The Upper Tribunal has recently had to consider the liability of a pension scheme administrator to a tax charge in connection with a so-called "pensions liberation scheme". Pensions liberation involves members of schemes being given access to pension savings before the age of 55. Such schemes are effectively a scam, incurring high charges for the members and tax penalties once they are discovered by HMRC.


The liberation scheme in this case was a complex structure:

1. The member transferred his/her pension saving to Sippchoice Bespoke SIPP (the SIPP).

2. At the request of the member, Sippchoice Limited (Sippchoice), the scheme administrator of the SIPP, invested the savings into shares in Imperium Enterprises Limited.A pension scheme is required to have "scheme administrator" under the Finance Act 2004, and the role is to ensure compliance with tax legislation.

3. Imperium lent the funds to BOH Investments Limited

4. BOH funded a subsidiary, SKW Investments Limited, by way of share subscription

5. SKW loaned up to 25% of the value of the savings to the Member, which was expressed to be repayable out the Member's pension from the SIPP.

Although this case was not concerned with whether the loan was an unauthorised payment for the purposes of the Finance Act, the Upper Tribunal and First Tax Tribunal had considered similar structures in other cases and concluded that there were unauthorised member payments.[1] The case proceeded on the assumption that the loans in the case were similarly unauthorised payments.

The consequences of an unauthorised member payment are that:

a) The member is subject to a charge to income tax, known as the unauthorised payments charge.This is charged at 40% of the unauthorised payment and

b) The scheme administrator is subject to a "scheme sanction charge".This is at 40%, but will be reduced to 15% if the member has paid the unauthorised payments charge.

However, section 268 Finance Act 2004 allows a scheme administrator to be discharged from the scheme sanction charge if:

a) The scheme administrator reasonably believed that the unauthorised payment was not subject to the scheme sanction charge and

b) It would not be just and reasonable to impose the scheme sanction charge

Sippchoice began making investments in Imperium Enterprises Limited in May 2010, when it received assurances that it was engaged in property investment and would not be making loans to members. From August 2010 Sippchoice appeared to have concerns which culminated in a meeting with Imperium on 7 July 2011. Finally, on 4 August 2011, a member complained to Sippchoice and revealed that the transfer to the SIPP had been made in order to secure a loan from SKW Investments Limited. At this point, Sippchoice notified HMRC.

While HMRC accepted that Sippchoice did not know that the arrangements in place meant that a pensions liberation scheme was being operated, it refused to discharge Sippchoice from the scheme sanction charge. Sippchoice successfully appealed that decision to the First-tier Tribunal (FTT). HMRC appealed the decision to the Upper Tribunal.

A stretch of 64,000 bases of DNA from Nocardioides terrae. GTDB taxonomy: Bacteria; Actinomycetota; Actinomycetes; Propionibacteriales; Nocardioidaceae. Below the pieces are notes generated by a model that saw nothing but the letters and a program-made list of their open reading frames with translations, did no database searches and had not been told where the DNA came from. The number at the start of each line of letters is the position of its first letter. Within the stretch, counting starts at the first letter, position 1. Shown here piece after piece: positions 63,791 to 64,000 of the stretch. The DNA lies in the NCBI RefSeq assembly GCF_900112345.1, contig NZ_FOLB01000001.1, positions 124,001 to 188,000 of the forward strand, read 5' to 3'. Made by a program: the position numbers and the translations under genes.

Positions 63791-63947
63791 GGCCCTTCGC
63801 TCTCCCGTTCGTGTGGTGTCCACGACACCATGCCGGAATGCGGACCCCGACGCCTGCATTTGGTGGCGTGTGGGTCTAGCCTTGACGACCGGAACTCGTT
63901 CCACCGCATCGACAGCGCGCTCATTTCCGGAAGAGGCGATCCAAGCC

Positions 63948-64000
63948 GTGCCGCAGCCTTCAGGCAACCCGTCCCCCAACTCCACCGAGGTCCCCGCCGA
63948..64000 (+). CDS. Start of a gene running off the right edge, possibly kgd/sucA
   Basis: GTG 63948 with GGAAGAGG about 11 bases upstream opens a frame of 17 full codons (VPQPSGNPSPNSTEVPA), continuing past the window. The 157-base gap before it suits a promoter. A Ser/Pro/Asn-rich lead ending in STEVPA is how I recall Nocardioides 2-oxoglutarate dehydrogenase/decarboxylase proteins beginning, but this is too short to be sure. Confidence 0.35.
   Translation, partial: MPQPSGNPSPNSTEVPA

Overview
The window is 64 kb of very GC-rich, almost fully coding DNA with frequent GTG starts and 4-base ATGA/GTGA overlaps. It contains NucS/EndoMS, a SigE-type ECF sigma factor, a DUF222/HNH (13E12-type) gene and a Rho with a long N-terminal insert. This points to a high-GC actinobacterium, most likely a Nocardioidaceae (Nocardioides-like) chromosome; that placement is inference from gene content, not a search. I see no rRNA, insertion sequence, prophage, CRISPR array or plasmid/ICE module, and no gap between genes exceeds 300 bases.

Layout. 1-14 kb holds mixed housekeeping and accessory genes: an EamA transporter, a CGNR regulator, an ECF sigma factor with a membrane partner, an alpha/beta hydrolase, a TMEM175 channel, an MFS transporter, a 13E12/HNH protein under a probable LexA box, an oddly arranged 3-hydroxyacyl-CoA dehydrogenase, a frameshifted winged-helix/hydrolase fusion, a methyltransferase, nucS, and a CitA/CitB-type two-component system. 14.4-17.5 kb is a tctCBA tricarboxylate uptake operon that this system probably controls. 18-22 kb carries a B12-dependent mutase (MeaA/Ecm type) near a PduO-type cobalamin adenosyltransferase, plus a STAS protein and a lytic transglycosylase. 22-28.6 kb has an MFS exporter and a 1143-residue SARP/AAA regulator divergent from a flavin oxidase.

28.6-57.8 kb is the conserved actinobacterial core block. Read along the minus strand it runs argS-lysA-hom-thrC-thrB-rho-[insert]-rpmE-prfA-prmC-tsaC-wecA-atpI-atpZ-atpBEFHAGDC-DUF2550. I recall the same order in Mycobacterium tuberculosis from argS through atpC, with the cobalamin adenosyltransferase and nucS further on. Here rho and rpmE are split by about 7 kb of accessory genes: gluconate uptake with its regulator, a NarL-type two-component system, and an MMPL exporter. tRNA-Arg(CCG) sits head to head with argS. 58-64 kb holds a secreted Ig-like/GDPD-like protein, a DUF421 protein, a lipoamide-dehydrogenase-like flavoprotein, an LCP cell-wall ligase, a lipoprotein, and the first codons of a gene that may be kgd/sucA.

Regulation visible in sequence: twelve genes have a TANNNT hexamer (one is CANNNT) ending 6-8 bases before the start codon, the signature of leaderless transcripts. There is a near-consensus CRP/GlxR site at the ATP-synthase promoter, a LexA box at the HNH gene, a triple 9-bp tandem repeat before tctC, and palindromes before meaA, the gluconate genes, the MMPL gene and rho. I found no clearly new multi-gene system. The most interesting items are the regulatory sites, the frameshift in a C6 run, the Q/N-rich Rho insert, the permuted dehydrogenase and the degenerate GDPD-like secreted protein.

Upper Tribunal Decision

HMRC's appeal focussed on two grounds.

First, that the FTT had erred in law in applying the "reasonable belief" test in section 268 as it had relied on a decision of the Court of Appeal[2] concerning VAT fraud which involved a different test. This was rejected by the Upper Tribunal. Although the FTT's reference to that case was inapt, the FTT had nonetheless applied the correct test. The FTT had concluded that Sippchoice had made reasonable enquiries of Imperium and it had been reasonable to be reassured by the responses, which turned out to be misleading.

Helpfully, the Upper Tribunal agreed with the parties that for the discharge under section 268 to apply it was not necessary for a scheme administrator to be aware that an unauthorised payment was being made. Although that was a possible literal interpretation of section 268 it would mean the scope for relief would be too narrow.

Second, the FTT had erred by finding that, following the meeting on 7 July 2011, the evidence did not disclose circumstances which would have indicated to Sippchoice that a more sophisticated pensions liberation scheme was being operated. This was rejected by the Upper Tribunal, which – as an appellate tribunal – was concerned with whether this was a finding that no reasonable tribunal could have reached.

Pensions liberation continues to be a problem for the pensions industry. Not only is HMRC taking action to impose tax charges on members, but the Pensions Regulator has taken action to appoint independent trustees to shut down liberation schemes and, there have been winding up orders against companies involved in liberation. The Pensions Ombudsman has also had to consider whether transfers should have been made to suspected pensions liberation vehicles.

This case highlights the risks for an innocent scheme to become involved and, potentially, subject to tax charges. While it shows the need for scheme administrators to be vigilant against possible scams in order to fall within the protection of section 268, it also helps to illustrate what will constitute reasonable conduct on the part of pension administrators.